Tourism veering from bad to worse

Tourism veering from bad to worse

Airlines, hotels struggle amid crisis

Aircraft of Thai AirAsia and Thai Airways International are parked at Suvarnabhumi airport. The Civil Aviation Authority of Thailand reported that number of domestic passengers stumbled 27.1% year-on-year in the fourth quarter, while international flights dropped by 99.1% during the period. (Photo by Wichan Charoenkiatpakul)
Aircraft of Thai AirAsia and Thai Airways International are parked at Suvarnabhumi airport. The Civil Aviation Authority of Thailand reported that number of domestic passengers stumbled 27.1% year-on-year in the fourth quarter, while international flights dropped by 99.1% during the period. (Photo by Wichan Charoenkiatpakul)

Airlines and hotels dubbed the tourism situation this year as being a worse crisis than the first outbreak of the pandemic, leaving them to cling to the hope of a remedy from the government.

Tassapon Bijleveld, executive chairman of Asia Aviation, the largest shareholder of Thai AirAsia (TAA), said when international tourists return in the future, Thailand might not have enough supply to serve them as most operators have already shut down due to financial problems.

Unlike the hotel business that saw 6 million room nights in the stimulus campaign fully redeemed, the air ticket quota of 2 million seats still has over 1.3 million seats available, even though the government increased the subsidy from 2,000 baht to 3,000 baht in December.

Mr Tassapon said those figures proved that local tourists skipped flying and shifted to destinations within driving distance, particularly after the fresh wave of Covid-19 starting from December.

Combined with lower purchasing power and travel restrictions in some areas, all airlines will see an even more opaque future as the industry already witnesses fewer flights per day at the moment, he said.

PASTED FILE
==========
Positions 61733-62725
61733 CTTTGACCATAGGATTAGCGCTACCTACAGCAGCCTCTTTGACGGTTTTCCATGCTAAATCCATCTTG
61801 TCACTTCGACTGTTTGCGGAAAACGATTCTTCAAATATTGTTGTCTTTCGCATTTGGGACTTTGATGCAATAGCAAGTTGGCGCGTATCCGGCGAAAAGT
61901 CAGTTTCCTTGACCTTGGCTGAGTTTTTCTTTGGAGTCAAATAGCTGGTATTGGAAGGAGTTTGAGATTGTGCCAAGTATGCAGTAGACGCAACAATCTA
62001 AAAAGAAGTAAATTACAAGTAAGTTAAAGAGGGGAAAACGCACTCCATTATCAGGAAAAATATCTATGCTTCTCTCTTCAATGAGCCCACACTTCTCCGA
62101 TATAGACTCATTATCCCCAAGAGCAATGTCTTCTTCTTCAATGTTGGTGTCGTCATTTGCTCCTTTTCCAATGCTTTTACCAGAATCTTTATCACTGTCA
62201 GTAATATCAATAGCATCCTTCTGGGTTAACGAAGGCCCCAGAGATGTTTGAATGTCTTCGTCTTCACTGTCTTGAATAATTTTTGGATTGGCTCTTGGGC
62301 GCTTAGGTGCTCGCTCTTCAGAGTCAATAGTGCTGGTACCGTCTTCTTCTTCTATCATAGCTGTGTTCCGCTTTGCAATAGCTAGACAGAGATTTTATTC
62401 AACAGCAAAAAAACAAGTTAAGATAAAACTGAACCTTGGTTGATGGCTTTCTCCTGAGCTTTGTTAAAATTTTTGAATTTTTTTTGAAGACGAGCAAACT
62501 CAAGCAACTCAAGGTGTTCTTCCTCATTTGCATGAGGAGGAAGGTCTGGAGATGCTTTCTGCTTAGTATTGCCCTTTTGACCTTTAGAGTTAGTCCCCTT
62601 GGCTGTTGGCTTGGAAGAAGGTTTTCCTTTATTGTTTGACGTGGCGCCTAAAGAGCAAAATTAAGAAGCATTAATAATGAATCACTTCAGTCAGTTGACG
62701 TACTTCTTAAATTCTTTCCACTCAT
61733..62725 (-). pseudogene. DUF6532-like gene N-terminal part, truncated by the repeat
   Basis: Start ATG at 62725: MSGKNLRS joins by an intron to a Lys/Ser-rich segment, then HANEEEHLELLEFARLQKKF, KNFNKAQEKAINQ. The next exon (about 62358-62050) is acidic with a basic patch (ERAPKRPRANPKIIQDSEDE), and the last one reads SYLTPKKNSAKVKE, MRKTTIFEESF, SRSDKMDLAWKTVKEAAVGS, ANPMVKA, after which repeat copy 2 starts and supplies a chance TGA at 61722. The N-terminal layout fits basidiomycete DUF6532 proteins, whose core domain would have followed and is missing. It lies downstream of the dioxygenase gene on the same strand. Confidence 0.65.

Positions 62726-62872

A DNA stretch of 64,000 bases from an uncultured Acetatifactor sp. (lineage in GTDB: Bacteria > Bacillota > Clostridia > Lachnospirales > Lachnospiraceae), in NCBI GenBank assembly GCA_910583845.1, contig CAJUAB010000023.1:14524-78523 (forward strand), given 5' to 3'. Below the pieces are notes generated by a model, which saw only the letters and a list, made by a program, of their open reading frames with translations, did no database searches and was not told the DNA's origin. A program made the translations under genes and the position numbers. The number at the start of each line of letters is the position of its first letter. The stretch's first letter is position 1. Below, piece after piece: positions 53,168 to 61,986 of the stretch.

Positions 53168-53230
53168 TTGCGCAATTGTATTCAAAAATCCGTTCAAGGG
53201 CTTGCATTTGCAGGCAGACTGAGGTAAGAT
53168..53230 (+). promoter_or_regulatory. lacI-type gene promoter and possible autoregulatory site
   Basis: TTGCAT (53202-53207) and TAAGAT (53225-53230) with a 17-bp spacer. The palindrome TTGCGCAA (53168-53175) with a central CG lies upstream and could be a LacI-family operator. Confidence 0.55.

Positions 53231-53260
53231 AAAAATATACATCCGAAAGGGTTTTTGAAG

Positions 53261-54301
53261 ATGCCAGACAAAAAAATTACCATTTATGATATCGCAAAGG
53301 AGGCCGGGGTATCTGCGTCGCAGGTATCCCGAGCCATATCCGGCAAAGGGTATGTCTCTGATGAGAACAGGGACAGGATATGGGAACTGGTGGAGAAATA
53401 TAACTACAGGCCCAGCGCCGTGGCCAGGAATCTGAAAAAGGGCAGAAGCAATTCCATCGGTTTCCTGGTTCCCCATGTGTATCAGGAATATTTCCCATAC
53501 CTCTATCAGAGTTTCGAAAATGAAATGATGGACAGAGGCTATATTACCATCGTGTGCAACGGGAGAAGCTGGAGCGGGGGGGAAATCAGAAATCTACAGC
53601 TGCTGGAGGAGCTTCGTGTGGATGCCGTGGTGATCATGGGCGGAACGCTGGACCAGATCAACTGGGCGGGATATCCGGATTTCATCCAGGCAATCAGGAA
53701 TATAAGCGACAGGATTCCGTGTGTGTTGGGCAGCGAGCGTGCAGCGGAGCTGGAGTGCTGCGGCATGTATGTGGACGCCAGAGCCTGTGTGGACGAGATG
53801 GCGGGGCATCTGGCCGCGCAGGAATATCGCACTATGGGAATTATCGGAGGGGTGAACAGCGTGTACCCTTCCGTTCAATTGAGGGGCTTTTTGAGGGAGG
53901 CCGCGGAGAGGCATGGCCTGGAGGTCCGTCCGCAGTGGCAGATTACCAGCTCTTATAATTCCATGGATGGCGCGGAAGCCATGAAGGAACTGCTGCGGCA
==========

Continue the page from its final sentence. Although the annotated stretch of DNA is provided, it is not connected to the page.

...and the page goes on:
The Civil Aviation Authority of Thailand reported that the number of domestic passengers tumbled 27.1% year-on-year in the fourth quarter, while international flights dropped by 99.1% in the period.

TAA is now only operating 20 flights per day on average with just 10 aircraft, down from 40 jets prior to the second outbreak, while it has a total of 62 in the fleet.

"Not only are airlines facing an impact, but half of the restaurants and shops in Don Mueang airport have had to close temporarily which could indicate the lower level of consumption," said Mr Tassapon.

He said all of airlines may have to wait further for the soft loans under the supervision of the Export-Import Bank of Thailand (Exim Bank) as the government is likely to push aside this proposal until the no-confidence debate this week passes.

"We really have no idea about the details of the proposal from Exim Bank and don't know when the cabinet will mull this issue. It's like we're walking with blind eyes during the crisis now," said Mr Tassapon.

TAA suspended 75% of its workforce this month, offering most of them a leave-without-pay option, as it still hopes the situation will improve in the future. But he admitted that it's hard to give any forecast right now.

The tourism outlook for this year faces dimmer prospects again as the National Economic and Social Development Council on Monday predicted that the number of international tourists will plunge by half to 3.2 million compared with 6.7 million last year, down from an earlier estimate of 5 million.

Marisa Sukosol Nunbhakdi, president of the Thai Hotels Association, said the crisis this time is more difficult to deal with as it's hard to predict when business can get back to normal.

"When we seek loans, banks always request our business plan or the period we can earn profit, but under these circumstances, hotels don't really have a clue when will business get back to normal," according to Mrs Marisa.

She said 50% of hotels nationwide have been closed, while remaining hotel operators and their workforce struggle to survive.

Even though some hotels maintain positions for employees, their living standards were poorer as there was no service charge which is considered a mainstream revenue source for the hospitality business.

Some hotels have to offer their properties as shelters for workers as some of them were not able to pay their rent.

"We need support from the government, or else we could see the whole tourism industry collapse before things get back to a better shape," said Mrs Marisa.

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